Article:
A pediatric patient presented with rapidly progressive vision loss, nyctalopia and retinal dystrophy. This is the first report of homozygosity for the p.Arg602Trp mutation in the ABCA4 gene. The child became legally blind within a period of 2 years.
Case presentation
An eight year-old Hispanic female presented with bilateral decreased vision following a febrile gastrointestinal illness with nausea and vomiting. Extensive workup involved pediatric infectious disease and rheumatology consultations.
Initial visual acuity was 20/60 at distance and 20/30 at near in both eyes. Rapidly progressive vision loss occurred during a 2-year period resulting in visual acuities of 20/200 at distance in both eyes. Fundus exam disclosed attenuated vessels and multiple subretinal blister-like elevations. Optical coherence tomography showed far more lesions than were clinically evident with different levels of elevation. Autofluorescence imagery showed dramatic and widespread geographic areas of atrophy. The deposits that appeared drusen-like on clinical exam were hyperfluorescent, consistent with lipofuscin deposits containing A2e (N-retinylidene-N-retinylethanolamine) indicative of RPE cell dysfunction. Electroretinography was consistent with cone dystrophy, with relative preservation of rod function. Blood analysis and rheumatology evaluation found no evidence of a diffuse post-infectious/inflammatory process. The unique and rapid progression of her subretinal blister-like lesions was documented by fluorescein angiography, optical coherence tomography, autofluorescence imagery, and fundus photography. Family pedigree history disclosed consanguinity, her parents being first cousins. DNA analysis by whole exomic sequencing revealed homozygosity of p.Arg602Trp in the ABCA4 gene.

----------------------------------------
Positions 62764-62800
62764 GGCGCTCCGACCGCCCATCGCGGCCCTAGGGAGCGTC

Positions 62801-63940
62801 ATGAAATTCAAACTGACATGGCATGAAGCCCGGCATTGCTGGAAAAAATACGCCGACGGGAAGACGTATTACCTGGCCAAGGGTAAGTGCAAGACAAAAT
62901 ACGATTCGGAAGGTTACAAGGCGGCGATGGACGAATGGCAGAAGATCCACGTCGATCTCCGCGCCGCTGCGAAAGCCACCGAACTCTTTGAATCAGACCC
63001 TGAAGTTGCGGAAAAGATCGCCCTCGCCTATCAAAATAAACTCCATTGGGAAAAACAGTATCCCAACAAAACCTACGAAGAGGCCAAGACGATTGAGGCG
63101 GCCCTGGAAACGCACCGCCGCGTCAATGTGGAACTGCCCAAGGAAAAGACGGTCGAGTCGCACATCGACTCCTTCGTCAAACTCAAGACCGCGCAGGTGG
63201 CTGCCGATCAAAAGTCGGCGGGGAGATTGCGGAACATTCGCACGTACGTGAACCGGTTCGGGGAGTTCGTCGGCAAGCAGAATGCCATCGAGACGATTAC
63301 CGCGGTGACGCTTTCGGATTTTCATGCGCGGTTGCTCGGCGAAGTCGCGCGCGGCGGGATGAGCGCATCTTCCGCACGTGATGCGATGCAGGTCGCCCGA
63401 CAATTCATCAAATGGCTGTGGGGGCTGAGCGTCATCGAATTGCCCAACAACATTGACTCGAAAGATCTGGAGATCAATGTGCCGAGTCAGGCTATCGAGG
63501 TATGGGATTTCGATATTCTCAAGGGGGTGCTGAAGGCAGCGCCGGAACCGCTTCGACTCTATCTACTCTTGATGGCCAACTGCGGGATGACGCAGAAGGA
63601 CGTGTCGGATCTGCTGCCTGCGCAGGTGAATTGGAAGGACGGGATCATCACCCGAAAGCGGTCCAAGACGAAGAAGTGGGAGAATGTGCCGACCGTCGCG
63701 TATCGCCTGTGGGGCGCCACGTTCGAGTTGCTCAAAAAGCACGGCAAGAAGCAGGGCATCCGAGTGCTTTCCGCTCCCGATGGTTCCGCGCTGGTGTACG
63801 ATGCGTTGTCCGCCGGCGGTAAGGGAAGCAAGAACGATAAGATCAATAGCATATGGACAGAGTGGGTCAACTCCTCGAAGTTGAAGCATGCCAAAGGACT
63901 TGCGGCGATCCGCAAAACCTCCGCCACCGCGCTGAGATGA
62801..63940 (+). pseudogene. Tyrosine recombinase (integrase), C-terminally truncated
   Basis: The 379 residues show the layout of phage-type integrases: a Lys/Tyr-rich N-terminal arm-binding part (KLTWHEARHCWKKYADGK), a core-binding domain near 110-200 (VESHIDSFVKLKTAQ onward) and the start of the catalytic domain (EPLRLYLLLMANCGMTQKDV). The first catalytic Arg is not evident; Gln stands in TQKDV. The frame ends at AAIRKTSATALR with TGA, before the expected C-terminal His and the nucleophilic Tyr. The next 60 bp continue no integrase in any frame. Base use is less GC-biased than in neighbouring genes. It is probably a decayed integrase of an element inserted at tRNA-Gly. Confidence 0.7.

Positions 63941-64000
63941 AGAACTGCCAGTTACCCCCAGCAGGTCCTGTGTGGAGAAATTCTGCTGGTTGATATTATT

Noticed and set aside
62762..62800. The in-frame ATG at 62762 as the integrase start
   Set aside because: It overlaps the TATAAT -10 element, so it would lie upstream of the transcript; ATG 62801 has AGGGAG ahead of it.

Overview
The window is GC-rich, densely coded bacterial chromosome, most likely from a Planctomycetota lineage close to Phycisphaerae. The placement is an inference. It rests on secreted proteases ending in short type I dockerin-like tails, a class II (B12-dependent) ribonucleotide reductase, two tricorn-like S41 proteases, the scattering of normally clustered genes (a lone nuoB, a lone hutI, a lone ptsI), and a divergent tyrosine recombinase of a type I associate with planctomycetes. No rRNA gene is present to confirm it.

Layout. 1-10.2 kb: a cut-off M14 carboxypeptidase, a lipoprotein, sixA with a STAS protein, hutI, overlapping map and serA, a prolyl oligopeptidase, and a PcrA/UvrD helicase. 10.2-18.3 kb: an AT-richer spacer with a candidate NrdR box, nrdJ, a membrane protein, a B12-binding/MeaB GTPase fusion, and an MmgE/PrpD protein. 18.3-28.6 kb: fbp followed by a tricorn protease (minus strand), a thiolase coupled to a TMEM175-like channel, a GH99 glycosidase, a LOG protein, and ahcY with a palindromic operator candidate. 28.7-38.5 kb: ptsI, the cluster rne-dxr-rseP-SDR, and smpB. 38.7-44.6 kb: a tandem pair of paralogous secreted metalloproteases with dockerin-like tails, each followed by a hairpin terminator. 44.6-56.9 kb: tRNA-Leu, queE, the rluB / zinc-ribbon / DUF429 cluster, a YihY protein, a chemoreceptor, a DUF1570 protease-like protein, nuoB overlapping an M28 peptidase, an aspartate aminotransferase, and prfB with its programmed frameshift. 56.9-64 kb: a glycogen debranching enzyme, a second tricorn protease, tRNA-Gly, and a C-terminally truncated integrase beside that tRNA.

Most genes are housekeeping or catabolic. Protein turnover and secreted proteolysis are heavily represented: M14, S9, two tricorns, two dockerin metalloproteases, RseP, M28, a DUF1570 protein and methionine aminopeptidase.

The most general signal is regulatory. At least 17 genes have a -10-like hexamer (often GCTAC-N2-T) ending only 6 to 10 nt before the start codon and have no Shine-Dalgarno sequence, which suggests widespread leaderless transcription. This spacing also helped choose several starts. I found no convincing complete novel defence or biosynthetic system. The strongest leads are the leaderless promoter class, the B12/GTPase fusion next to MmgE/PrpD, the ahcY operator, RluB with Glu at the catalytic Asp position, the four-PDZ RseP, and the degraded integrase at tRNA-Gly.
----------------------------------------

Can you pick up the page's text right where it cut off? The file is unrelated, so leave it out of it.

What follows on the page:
The pediatric patient presented with a striking clinical appearance and dramatic rate of progression that was clinically more characteristic of an infectious or inflammatory process. This case expands the diverse range of phenotypes attributed to ABCA4 mutations and further supports the role of whole exome sequencing as a powerful new tool available to aid clinicians in establishing diagnosis for challenging cases.
PMCID: PMC3905103  PMID: 24444108
ABCA4 retinopathy; Pediatric; Homozygosity; Consanguinity
4.  Neuronal Programmed Cell Death-1 Ligand Expression Regulates Retinal Ganglion Cell Number in Neonatal and Adult Mice 
During mouse retina maturation, the final number of retinal ganglion cells (RGCs) is determined by highly regulated programmed cell death. Previous studies demonstrated that the immunoregulatory receptor programmed cell death-1 (PD-1) promotes developmental RGC death. To identify the functional signaling partner(s) for PD-1, we identified retinal expression of PD-1 ligands and examined the effect of PD-1 ligand expression on RGC number. We also explored the hypothesis that PD-1 signaling promotes the development of functional visual circuitry.
Characterization of retinal and brain programmed cell death-1 ligand 1 (PD-L1) expression were examined by immunofluorescence on tissue sections. The contribution of PD-ligands, PD-L1, and programmed cell death-1 ligand 2 (PD-L2) to RGC number was examined in PD-ligand knockout mice lacking 1 or both ligands. Retinal architecture was assessed by spectral-domain optical coherence tomography, and retinal function was analyzed by electroretinography in wild-type and PD-L1/L2 double-deficient mice.
PD-L1 expression is found throughout the neonatal retina and persists in adult RGCs, bipolar interneurons, and Müller glia. In the absence of both PD-ligands, there is a significant numerical increase in RGCs (34% at postnatal day 2 [P2] and 18% in adult), as compared to wild type, and PD-ligands have redundant function in this process. Despite the increased RGC number, adult PD-L1/L2 double-knockout mice have normal retinal architecture and outer retina function.
This study demonstrates that PD-L1 and PD-L2 together impact the final number of RGCs in adult mice and supports a novel role for active promotion of neuronal cell death through PD-1 receptor-ligand engagement.
PMCID: PMC3839320  PMID: 22635166
5.  Identification of DES1 as a Vitamin A Isomerase in Müller Glial Cells of the Retina 
Nature chemical biology  2012;9(1):30-36.